If you are a new migrant to Canada, among your major concerns will be how to manage your finances while staying in the country. One of the important conditions for immigrating to Canada is to have sufficient money to meet your expenses.
So, it becomes essential for you to find a way to manage payment expenses like rent, keeping a debit/credit card, groceries, money transfers, and depositing cheques among many others.
For your need to stay on and settle well in Canada as a Canada PR, you will need to learn some important facts about banking and finance in Canada. So, without any more delay, here we go!
The banking system in Canada
If you want to start a bank account in Canada, you will need to provide:
- Passport or another document as identification
- Your Social Insurance Number (if you got one)
- Immigration papers
- Address proof
In certain banks like Scotiabank, you can even use a referral from an existing customer in good standing instead of address proof. For immigration proof, you may use:
- A temporary residency permit
- Your COPR
- Study/work permit
Banks like Scotiabank even allows you to open an investment account online. You can do this prior to arriving in Canada. This can however be done if you are eligible to make your banking simpler.
Once you arrive in Canada, you can open an chequing account you can operate everyday at a branch of the bank. There are many aspects and even differences from the banking system that you are used to that you need be aware of about the Canadian banking system.
5 major banks and some online banks, smaller community banks, and credit unions constitute the banking scene of Canada. Knowing your specific needs as to handling finances will help you choose the type of bank to be a customer of.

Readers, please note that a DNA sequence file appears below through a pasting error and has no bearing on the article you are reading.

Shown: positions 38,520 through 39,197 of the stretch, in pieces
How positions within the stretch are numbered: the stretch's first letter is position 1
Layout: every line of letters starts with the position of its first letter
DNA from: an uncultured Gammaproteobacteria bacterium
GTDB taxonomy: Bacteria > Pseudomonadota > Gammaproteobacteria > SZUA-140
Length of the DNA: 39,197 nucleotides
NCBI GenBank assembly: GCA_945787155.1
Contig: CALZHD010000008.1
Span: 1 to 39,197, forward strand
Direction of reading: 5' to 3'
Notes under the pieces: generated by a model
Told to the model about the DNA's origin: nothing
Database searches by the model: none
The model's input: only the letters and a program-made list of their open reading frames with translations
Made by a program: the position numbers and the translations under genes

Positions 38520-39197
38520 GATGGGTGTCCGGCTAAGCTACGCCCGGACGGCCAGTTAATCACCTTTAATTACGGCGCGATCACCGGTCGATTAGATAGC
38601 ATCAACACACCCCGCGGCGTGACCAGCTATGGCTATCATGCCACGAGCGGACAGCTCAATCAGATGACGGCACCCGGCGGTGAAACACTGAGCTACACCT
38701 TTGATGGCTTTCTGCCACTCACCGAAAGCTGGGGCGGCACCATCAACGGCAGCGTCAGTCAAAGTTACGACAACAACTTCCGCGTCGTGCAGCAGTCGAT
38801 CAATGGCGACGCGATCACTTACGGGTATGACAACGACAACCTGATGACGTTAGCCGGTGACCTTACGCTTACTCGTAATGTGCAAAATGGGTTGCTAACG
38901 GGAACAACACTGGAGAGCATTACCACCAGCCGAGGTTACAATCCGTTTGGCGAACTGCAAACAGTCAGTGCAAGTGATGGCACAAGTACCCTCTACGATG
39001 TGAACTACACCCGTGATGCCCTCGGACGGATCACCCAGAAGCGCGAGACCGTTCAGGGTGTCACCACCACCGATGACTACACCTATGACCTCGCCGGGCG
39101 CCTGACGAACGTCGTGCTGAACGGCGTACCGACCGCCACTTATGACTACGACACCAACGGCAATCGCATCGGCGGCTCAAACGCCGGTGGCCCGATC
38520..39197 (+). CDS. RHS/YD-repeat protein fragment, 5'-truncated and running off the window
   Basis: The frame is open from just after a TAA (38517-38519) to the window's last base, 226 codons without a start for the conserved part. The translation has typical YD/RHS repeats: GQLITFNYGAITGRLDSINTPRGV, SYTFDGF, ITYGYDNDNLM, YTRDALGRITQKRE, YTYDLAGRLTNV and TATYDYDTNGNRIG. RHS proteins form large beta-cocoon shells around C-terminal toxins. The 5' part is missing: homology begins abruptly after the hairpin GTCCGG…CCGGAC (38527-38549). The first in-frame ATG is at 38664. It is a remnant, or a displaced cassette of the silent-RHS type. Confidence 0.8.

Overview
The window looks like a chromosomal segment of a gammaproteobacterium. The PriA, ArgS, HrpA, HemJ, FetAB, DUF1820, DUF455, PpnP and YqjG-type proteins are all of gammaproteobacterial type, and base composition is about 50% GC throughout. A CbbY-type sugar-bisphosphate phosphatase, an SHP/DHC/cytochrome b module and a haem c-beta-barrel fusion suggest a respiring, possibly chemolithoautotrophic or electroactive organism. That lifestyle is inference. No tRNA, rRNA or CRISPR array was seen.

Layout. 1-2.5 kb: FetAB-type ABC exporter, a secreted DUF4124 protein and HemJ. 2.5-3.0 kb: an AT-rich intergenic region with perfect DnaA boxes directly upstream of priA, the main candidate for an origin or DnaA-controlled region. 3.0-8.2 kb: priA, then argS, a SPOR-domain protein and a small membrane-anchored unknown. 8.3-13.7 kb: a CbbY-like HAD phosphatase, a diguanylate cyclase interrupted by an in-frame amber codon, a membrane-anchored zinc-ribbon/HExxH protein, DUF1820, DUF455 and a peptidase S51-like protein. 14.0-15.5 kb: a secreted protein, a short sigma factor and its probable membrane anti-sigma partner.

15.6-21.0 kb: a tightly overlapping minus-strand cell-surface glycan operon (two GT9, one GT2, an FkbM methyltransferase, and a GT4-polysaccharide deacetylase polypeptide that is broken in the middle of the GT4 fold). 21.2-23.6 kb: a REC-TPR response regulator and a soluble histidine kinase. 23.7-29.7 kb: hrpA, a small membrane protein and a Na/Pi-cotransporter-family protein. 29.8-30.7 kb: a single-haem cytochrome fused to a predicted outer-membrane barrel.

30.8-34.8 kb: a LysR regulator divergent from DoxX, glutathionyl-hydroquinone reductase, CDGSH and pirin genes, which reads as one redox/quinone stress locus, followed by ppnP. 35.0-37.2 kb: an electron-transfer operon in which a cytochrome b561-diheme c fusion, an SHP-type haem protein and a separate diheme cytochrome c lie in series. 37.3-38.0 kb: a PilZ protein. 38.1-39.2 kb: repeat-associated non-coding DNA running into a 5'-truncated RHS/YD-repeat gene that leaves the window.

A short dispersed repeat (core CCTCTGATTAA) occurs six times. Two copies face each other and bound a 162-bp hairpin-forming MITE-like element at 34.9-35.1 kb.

Details like the fees charged for services and services provided must be well acquainted with so that you won’t overspend on transactional and monthly fees. In Canada, it’s commonly seen that people keep 2 types of accounts: a chequing account and a savings account. The chequing account can be used to meet recurring and regular expenses like bills. Its transaction fees are lesser or you will get some free transactions granted every month.
Keeping a certain minimum balance in the account could lead to waiving of monthly fees. Savings bank has lower interest rates. This type of account is meant mainly for keeping your savings. If you are interested, try a tax-free savings account where you can save a fixed amount of money annually besides investing it in ways to earn tax-free interest.
Managing money in the household
After banking comes budgeting at home. This is a lot about planning, paying, investing money. Your options include RRSPs, TFSAs, and RESPs. Getting started early on with a financial plan will make affairs pretty perfect for you once you get a Canada PR visa.
Credit and debt
Your handling of credit and debts strategically can lead to your building wealth in time. Credit scores aren’t transferable between countries in Canada. So, your credit score in Canada will have to be built from scratch. If you want to start building credit, start with a credit card and mobile phone. You may, nevertheless, access credit even without a credit history in Canada in a facility some banks like Scotiabank gives.
As for taking debt, be sure that what you are taking is manageable for you. It will need you to be cautious and smart with making your choices.
Safety in financial matters
Let’s be real. Scammers and frauds are everywhere; even in Canada. As a beginner and entirely new to the Canadian banking system, you will be their favorite target. But remember that no bank or financial institution will ask you over call for your card numbers or personal information. Always cross-check with the bank before you reveal any information.
Be thoroughly knowledgeable about who is renting you an apartment or offering you a job.
Remember, it’s COVID time and even otherwise your necessities that need money will need you to be careful and alert to stay safe and resourceful to stay on in Canada. Stay alert, stay smart, and enjoy your life in Canada.
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COPR – Confirmation of Permanent Residence
RRSP – Registered Retirement Savings Plan
TFSA – Tax Free Savings Account
RESP – Registered Education Savings Plan